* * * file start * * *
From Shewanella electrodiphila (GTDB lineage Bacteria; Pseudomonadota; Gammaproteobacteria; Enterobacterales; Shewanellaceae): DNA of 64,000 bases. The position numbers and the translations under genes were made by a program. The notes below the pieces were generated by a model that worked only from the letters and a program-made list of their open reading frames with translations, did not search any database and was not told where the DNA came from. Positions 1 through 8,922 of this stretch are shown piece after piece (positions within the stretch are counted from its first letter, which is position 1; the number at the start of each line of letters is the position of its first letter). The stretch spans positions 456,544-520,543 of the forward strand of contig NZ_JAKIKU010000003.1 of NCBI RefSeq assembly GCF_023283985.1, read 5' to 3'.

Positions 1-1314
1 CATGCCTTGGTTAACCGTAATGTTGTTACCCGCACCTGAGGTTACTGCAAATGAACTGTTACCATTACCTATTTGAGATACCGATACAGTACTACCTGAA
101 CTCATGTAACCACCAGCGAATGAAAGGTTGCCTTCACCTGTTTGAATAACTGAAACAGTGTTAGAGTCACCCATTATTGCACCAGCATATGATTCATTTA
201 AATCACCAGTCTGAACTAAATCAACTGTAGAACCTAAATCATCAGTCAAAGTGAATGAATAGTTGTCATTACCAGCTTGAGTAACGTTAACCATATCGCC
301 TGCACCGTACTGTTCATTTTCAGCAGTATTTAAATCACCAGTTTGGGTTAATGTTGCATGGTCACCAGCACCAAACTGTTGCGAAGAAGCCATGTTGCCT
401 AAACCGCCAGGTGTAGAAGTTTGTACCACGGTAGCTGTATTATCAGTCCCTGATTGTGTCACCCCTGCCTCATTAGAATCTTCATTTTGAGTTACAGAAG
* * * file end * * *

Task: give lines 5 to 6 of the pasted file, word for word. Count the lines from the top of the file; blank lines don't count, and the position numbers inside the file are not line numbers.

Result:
201 AATCACCAGTCTGAACTAAATCAACTGTAGAACCTAAATCATCAGTCAAAGTGAATGAATAGTTGTCATTACCAGCTTGAGTAACGTTAACCATATCGCC
301 TGCACCGTACTGTTCATTTTCAGCAGTATTTAAATCACCAGTTTGGGTTAATGTTGCATGGTCACCAGCACCAAACTGTTGCGAAGAAGCCATGTTGCCT